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I have software licensed under GPLv2, which I would like to relicense under GPLv2+. Unfortunately, I an unable to contact some of the contributors. Can I proceed, or am I stuck?

  • I have an answer to this as a project just went through this and wrote it up, but let's see what develops. – dsolimano May 28 '15 at 14:19
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Since licensing can only be done by the copyright holder, you generally need individual permission from each copyright holder to change the license of their code. (If the project is being re-licensed to the GPL from a compatible license, then no re-licensing from the copyright holder is necessary; however, versions 2 and 3 of the GPL are not compatible with one another.)

Ways around this are:

  • Remove or replace all code written by the unreachable contributors.

  • Have contributors assign copyright to a person or legal entity that controls the project, so that there is exactly one copyright holder. (This is a preventive measure. If you have not done this already, it's too late when you cannot track down a contributor.)

But if you can't do either of those things, what do you do?

Historically, re-licensing of software without explicit approval from all contributors has been done before, under the advice of legal professionals. However, the legal mechanics of it are unclear and have never been tested in court. The two prominent examples appear to be:

The Dolphin project produced a report about the process, but it lacks any specifics about how the legal mechanics of the switch work. They say (emphasis mine):

Out of all [200 contributors], we managed to contact all or take care of the code of all but 10 of those developers. Considering that many of those accounts are now dead and the people seemingly vanished from the Internet, finding the rest is akin to squeezing blood out of a stone.

That's when research provided us some much needed relief when it seemed as though relicensing was an impossibility. In 2003, Free Software lawyers consulted for Mozilla's relicensing project and stated that relicensing with the permission of just 95% of contributors was fine, as long as there were no objections in the remaining 5%.

[...]

[...] Instead of simply asking all of our active developers and relicensing, we made a very strong effort to get a hold of every single developer. Despite this, it simply wasn't feasible to make contact with every single person who worked on Dolphin.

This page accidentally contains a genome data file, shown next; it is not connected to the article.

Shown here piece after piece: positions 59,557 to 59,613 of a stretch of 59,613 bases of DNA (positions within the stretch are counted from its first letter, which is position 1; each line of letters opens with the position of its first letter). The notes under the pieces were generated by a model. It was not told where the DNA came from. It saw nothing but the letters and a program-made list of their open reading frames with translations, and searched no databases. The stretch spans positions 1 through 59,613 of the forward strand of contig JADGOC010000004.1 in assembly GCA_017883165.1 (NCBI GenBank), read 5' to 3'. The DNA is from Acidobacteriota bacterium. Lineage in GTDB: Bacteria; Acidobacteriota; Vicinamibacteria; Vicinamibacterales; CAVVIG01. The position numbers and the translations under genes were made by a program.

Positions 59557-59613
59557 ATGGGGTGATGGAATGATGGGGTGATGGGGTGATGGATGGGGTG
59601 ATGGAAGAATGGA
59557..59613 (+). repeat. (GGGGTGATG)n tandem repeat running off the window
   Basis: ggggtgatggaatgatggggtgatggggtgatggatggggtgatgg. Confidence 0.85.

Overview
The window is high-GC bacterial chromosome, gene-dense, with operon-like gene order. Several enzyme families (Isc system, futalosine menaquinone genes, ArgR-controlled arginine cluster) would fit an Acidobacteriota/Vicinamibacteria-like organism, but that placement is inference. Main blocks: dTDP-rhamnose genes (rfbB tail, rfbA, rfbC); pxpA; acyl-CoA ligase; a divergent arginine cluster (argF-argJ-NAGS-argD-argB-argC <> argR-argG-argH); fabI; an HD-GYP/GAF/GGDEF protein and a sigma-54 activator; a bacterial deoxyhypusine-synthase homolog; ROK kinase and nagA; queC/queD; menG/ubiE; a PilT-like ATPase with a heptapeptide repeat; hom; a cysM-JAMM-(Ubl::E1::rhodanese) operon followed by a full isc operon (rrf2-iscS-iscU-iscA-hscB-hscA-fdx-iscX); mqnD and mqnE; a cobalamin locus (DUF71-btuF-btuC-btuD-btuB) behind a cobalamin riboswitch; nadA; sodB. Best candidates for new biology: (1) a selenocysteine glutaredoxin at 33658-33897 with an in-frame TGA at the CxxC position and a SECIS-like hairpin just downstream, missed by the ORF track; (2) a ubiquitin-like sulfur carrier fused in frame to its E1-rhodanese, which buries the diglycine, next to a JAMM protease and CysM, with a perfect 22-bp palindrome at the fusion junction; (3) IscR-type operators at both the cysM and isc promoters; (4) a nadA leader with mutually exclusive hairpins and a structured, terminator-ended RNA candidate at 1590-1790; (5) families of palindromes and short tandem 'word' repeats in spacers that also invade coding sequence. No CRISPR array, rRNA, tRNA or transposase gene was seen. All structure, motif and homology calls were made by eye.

[...] We definitely would love to hear support from those that we were unable to contact, and if there are any concerns we will gladly address them in a prompt fashion.

That posts links to a post from Ciaran O'Riordan:

Someone who works with many lawyers on free software copyright issues later told me that it is not necessary to get permission from 100% of the copyright holders. It would suffice if there was permission from the copyright holders of 95% of the source code and no objections from the holders of the other 5%. This, I’m told, is how Mozilla was able to relicense to the GPL in 2003 despite years of community contributions.

There is no information available about why Mozilla's lawyers believed it was acceptable to re-license without each copyright holder's permission. It's also unclear if any factors apply to Mozilla specifically that might apply less strongly to anyone else in a similar situation.

In sum, we know only that:

  • You need the permission of every contributing copyright holder to re-license a work

  • Mozilla's lawyers believed (for unspecified reasons) it would be acceptable for Mozilla to make a good-faith effort to contract all contributors and then re-license, even if 5% of the contributors were unreachable (and none of the contributors disapproved).

  • 3
    That's exactly what I was going to write. I wish we could get Mozilla's lawyers on here. – dsolimano May 29 '15 at 12:37
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As far as I know, you are stuck unless you can somehow track the pieces of code written by every single developer, and remove those written by those you can't reach.

For obvious reasons, this is seldom doable.

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